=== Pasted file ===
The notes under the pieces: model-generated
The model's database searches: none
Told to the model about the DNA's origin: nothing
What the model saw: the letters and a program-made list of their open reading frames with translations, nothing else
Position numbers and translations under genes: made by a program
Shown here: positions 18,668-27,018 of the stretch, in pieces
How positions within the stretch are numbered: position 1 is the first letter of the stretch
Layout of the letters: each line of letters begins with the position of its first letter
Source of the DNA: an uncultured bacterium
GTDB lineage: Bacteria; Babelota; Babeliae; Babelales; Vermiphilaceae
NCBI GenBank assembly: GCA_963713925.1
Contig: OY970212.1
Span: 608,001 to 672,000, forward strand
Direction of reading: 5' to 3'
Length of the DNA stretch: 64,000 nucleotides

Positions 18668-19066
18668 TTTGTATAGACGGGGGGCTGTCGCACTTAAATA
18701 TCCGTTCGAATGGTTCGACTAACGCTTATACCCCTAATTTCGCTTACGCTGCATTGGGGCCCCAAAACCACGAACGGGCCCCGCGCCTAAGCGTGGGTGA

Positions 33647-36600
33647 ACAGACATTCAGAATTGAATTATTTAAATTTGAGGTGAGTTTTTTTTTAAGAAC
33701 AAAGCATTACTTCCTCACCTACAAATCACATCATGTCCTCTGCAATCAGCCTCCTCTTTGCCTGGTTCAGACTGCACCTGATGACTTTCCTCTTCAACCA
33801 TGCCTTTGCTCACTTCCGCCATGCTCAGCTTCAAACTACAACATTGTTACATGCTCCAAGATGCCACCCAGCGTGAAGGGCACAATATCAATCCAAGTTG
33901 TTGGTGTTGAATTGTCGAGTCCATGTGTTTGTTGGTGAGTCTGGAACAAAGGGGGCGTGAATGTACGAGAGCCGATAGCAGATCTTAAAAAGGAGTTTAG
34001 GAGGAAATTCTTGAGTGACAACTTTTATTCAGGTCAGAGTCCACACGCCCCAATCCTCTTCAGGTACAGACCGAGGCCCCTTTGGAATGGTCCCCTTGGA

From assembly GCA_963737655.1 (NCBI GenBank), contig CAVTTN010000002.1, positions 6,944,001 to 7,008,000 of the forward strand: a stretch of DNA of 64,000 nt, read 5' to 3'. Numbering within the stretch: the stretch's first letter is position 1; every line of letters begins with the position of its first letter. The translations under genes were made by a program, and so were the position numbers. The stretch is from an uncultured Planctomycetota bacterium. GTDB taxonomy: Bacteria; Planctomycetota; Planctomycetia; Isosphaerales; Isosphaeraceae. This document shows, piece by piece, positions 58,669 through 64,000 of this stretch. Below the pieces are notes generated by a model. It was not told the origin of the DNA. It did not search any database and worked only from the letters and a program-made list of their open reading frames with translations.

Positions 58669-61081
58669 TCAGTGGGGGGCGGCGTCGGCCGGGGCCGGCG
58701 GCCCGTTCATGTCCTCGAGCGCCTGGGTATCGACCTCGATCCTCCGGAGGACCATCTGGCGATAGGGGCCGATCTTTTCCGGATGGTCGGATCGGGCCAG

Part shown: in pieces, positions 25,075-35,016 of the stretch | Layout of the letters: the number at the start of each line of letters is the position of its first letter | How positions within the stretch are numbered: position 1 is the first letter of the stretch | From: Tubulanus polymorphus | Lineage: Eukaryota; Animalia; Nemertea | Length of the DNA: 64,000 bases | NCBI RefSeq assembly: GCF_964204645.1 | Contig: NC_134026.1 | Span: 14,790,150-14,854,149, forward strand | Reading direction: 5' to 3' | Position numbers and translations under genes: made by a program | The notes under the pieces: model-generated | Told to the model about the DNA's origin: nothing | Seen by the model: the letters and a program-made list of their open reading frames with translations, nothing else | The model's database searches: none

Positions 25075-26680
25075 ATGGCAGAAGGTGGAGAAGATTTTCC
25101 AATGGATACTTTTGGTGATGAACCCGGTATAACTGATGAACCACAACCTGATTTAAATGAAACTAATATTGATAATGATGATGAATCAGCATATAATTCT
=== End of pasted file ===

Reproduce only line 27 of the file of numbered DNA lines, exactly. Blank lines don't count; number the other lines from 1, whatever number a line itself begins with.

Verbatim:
58669 TCAGTGGGGGGCGGCGTCGGCCGGGGCCGGCG